SAN DIEGO -- Quality Assurance International here recently announced the launch of a new program -- the Certified Source for Bottled Water Products -- designed to ensure the authenticity of sourcing claims made on bottled water labels.
The program will adhere to internationally recognized standards set forth by Codex, a joint project of the World Health Organization and the Food and Agriculture Organization of the United Nations.
For the past 12 years, QAI has built its reputation as a global player in the organic foods certification industry. Expansion into the $35 billion bottled water industry was a natural fit.
"There is a worldwide move toward verification and traceability of the source of bottled water products, and an increasing need to authenticate that source through a third party," said Joe Smillie, senior vice president of QAI, in a prepared statement.
"Independent certification has been the business of QAI since its inception, and the new Certified Source program is in line with QAI's mission of assuring authenticity of essential consumer products from source to table."
According to Ellen Holton, project manager in business development for QAI, the verification process will provide participating manufacturers a heightened degree of confidence and accountability concerning sourcing claims in the minds of consumers. "Depending upon what state you're in, you may be 50 or 60 miles away from the source and still make that claim," she said. "This makes the label more credible."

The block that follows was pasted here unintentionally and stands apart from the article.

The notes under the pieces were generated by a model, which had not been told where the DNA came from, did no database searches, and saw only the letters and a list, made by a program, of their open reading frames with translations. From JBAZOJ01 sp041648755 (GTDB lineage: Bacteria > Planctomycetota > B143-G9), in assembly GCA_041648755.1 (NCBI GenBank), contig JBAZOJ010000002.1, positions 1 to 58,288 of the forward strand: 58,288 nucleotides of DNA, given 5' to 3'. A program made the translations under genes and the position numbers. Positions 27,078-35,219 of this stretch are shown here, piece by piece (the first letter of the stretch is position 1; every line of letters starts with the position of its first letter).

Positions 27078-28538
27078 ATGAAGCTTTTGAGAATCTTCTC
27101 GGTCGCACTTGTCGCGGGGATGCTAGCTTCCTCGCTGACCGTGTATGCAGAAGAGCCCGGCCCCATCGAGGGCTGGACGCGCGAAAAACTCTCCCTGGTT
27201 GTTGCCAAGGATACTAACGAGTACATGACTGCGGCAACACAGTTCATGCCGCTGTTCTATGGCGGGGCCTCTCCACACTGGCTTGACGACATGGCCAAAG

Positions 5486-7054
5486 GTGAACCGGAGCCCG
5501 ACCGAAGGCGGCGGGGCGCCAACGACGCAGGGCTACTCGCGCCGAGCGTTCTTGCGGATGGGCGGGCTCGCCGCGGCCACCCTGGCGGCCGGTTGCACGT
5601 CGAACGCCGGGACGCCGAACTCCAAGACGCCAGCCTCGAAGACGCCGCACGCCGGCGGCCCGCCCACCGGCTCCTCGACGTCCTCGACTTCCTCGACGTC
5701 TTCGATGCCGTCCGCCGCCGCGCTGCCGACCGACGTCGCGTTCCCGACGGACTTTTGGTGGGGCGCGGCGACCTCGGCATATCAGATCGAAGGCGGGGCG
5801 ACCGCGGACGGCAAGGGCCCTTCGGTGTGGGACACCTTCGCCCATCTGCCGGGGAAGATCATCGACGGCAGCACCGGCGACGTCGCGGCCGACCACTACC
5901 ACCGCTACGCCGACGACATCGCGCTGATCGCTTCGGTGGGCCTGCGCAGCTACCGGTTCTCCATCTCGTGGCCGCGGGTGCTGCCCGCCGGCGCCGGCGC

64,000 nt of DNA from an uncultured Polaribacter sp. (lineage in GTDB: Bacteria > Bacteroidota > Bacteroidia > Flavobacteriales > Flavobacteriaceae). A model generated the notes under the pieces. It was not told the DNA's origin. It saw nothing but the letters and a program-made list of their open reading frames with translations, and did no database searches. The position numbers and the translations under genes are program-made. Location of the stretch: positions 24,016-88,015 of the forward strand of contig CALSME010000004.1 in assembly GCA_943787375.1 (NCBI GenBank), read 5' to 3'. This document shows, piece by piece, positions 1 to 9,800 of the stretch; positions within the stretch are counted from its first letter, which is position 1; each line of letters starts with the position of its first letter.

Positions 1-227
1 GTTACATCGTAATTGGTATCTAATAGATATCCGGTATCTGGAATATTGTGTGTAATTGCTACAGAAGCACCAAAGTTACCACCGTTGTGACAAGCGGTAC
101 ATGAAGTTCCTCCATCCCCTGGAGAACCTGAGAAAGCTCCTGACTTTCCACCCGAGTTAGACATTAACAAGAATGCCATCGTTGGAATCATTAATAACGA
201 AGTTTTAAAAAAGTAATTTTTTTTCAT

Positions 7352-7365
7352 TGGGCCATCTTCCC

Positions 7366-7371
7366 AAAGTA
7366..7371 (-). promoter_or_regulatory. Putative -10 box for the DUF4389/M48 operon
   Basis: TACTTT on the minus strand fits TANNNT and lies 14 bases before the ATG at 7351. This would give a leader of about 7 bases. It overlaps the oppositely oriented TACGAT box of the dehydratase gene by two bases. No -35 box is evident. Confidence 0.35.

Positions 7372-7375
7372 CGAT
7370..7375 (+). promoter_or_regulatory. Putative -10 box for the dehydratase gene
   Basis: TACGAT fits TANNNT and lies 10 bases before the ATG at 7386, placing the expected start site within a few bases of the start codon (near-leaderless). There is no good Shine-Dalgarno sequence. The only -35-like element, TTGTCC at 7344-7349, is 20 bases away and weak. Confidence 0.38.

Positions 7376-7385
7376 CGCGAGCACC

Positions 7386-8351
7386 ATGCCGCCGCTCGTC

This will also ease the minds of consumers concerning recent incidents of mislabeled bottled water in the San Diego area, she added.
Bottled water labeling is strictly regulated by the Food and Drug Administration as well as by various state organizations, and transporting the water from its original site is permissible under these guidelines. According to Stephen Kay, spokesman for the International Bottled Water Association, Alexandria, Va., many rural sources are subject to zoning and environmental regulations that do not allow for the immediate proximity of a bottling plant. Yet the end product must always contain the characteristics of the water as it emerged from that source.
However, he recognized the potential of source verification for those manufacturers looking for an added value proposition to put on the label.
"If brand mangers feel that this adds value to their brand, then it is certainly a valuable service to them," he said.